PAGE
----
The Day Kennedy Was Shot

By | November 22, 2021 | 0 Comments

I finished my patient rounds that fateful Friday and got into my Chevy Bel Air for the trip to the main Los Angeles County General Hospital. I planned to attend Hematology Conference at 11 o’clock. On the drive I listened to the all-news station – talk radio was still in the future. As I approached the County Hospital at about 10:55, the commercial was so loud and irritating that I turned off the radio. That annoying commercial caused me to miss the first news flash.

I found a parking place and walked down the main hallway, heading for the back entrance that led to the clinic building, where the conference would be held. On the way I passed the employees’ cafeteria. Unexpectedly, I saw that it was packed with people standing silently. My first thought was that someone had collapsed from the terrible hospital food.

But as I pushed my way into the room, I realized that the silent crowd was listening to the PA system. A newscast was piped in from Dallas, where President and Mrs. Kennedy were on a political visit. I was shocked to learn that the president had been shot and rushed to Parkland Hospital.

I had been brought up as a liberal Democrat and had heard the bitter criticism of Kennedy from the far Right. I vividly recall that as soon as I heard Kennedy had been shot, I clenched my fists in anger and muttered to myself about the radical Right.

However, I later learned that the assassin, Lee Harvey Oswald, had defected to the Soviet Union and was a staunch supporter of leftist causes including Castro’s Cuba. Unlike some others, including so-called progressives, I was able to shift my anger at the far Right to where it belonged – a far Left loner.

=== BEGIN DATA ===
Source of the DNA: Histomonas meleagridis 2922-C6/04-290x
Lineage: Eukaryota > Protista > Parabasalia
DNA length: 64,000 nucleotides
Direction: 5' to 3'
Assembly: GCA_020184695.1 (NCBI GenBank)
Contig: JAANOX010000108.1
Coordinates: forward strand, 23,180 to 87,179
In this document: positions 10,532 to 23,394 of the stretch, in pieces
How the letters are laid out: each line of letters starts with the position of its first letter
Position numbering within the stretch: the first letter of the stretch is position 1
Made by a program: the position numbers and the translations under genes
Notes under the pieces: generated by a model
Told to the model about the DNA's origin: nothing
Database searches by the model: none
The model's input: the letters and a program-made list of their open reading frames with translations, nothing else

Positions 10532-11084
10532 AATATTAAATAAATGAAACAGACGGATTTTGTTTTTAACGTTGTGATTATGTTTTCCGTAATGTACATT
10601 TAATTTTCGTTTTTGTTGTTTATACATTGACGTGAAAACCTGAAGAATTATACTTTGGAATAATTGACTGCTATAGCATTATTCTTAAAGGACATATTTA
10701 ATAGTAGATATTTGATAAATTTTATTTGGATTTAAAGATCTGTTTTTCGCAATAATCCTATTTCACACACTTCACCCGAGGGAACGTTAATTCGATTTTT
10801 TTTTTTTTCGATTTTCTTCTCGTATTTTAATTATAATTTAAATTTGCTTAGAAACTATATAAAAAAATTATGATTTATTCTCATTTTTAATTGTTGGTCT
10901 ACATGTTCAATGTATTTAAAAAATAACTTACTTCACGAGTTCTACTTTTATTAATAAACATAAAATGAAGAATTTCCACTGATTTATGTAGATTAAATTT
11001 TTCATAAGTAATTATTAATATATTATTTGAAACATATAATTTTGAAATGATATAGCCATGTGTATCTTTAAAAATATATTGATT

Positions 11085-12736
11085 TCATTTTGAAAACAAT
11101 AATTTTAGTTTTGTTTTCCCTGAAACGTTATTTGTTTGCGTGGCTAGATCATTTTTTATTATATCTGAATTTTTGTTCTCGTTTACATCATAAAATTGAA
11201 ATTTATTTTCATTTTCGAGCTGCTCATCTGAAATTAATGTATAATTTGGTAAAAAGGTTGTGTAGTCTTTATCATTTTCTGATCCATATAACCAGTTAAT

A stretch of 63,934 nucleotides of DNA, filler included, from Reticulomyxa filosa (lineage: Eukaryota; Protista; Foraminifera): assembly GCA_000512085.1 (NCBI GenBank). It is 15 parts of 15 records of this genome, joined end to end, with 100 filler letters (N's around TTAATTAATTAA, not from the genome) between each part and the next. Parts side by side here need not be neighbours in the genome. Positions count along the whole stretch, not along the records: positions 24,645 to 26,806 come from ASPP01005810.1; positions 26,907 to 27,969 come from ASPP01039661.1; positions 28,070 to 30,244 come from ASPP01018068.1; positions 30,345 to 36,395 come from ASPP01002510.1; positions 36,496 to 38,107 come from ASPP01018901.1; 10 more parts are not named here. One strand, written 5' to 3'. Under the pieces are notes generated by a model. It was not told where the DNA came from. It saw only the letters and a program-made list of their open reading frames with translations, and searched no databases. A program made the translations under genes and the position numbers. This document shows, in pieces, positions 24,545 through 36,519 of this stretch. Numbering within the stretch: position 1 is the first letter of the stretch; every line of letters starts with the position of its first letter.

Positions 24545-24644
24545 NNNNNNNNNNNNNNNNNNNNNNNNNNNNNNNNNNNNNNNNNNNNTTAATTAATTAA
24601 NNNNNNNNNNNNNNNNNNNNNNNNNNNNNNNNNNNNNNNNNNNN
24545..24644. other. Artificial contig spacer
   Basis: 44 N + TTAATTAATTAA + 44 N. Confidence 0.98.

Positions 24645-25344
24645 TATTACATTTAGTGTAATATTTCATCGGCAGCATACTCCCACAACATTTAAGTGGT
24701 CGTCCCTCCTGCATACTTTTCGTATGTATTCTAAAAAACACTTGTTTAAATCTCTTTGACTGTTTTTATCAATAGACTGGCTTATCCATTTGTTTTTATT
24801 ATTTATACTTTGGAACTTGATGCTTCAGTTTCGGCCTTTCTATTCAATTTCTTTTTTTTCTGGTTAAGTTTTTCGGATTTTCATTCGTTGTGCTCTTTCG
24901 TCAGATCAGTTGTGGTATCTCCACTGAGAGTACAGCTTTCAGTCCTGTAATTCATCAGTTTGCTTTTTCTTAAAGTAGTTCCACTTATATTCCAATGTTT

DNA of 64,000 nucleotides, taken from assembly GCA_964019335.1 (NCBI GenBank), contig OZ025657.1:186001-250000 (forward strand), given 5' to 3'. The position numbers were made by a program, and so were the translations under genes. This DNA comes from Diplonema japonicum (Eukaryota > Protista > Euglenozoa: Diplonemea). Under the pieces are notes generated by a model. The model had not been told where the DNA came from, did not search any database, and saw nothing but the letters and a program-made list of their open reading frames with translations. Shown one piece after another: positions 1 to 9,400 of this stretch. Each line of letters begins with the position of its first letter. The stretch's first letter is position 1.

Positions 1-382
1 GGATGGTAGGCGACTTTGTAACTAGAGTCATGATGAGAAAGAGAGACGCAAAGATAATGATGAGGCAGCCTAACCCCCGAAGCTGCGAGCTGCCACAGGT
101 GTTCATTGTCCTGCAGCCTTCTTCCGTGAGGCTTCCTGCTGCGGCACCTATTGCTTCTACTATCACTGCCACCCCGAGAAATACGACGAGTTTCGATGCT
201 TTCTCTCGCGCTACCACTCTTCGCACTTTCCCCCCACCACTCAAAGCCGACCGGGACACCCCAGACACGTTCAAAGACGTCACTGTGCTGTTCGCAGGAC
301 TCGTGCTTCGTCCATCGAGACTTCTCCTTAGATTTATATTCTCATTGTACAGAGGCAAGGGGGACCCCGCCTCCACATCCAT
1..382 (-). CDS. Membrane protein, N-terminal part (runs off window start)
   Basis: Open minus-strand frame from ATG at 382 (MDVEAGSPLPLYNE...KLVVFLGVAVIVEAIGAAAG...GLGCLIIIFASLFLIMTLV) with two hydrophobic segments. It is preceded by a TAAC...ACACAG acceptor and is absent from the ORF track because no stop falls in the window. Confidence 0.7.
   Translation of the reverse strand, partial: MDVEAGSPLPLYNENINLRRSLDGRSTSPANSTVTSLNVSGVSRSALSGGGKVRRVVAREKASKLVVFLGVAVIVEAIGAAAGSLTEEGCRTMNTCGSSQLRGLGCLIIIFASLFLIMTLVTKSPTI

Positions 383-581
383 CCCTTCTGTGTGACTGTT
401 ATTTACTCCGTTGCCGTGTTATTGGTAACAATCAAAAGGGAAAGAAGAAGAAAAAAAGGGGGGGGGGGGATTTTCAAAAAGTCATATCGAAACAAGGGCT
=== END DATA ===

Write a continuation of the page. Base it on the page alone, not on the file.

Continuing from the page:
I would have stayed with the crowd, riveted to the news coming over the speaker, but I had to deliver a bottle of a new cancer drug to a physician at the conference. So I walked to the Clinic Building and handed him the bottle. With the news coming over the speakers, I assumed that the conference would be cancelled. But the chief was a compulsive fellow, and the conference began on schedule.

Unable to bear this rigidity, I left and went to a nearby waiting room to listen to the news over the PA system. It was lunch time, and the hard wooden benches were empty except for an elderly Black man. He was clad in a neat but threadbare suit and – like many men in those days – wore a hat. He was bent over as if weighed down by the terrible news, as well as by his years and his illness.

We sat there on separate benches, listening. Men tend to be like that, wanting to be alone in their pain. The news got worse. There was a rumor that the President was gravely wounded. There was a rumor that Texas Governor John Connally, who was in the same car, had also been shot. There was a rumor that Vice President Lyndon Johnson was seen entering the hospital holding his chest. He had had a serious heart attack, and the fear was that we would lose both the President and Vice President.

Then there was a rumor that a priest was seen running into the emergency entrance. A priest running to give Last Rites is not a good sign. At this point I began to lose hope. And then it came – the formal announcement that President John Fitzgerald Kennedy was dead. The radio began to play the National Anthem. I was so distraught that I forgot what to do.

But the elderly African American man didn’t forget. Perhaps he was a veteran. He placed his hands on his knees, levered himself to a standing position – in fact, a rather erect one – and removed his hat. Reminded of my duty, I too stood up. As the National Anthem concluded, I thought of going over and shaking his hand, but he turned and walked slowly away, replacing his hat and resuming his bent posture. Like many others that day, we preferred to grieve alone.

Sometimes, when I hear about athletes who refuse to stand for the National Anthem, I think about that elderly man. Surely he had been less fortunate in his life than those ingrates, but he knew what to do when the music began.

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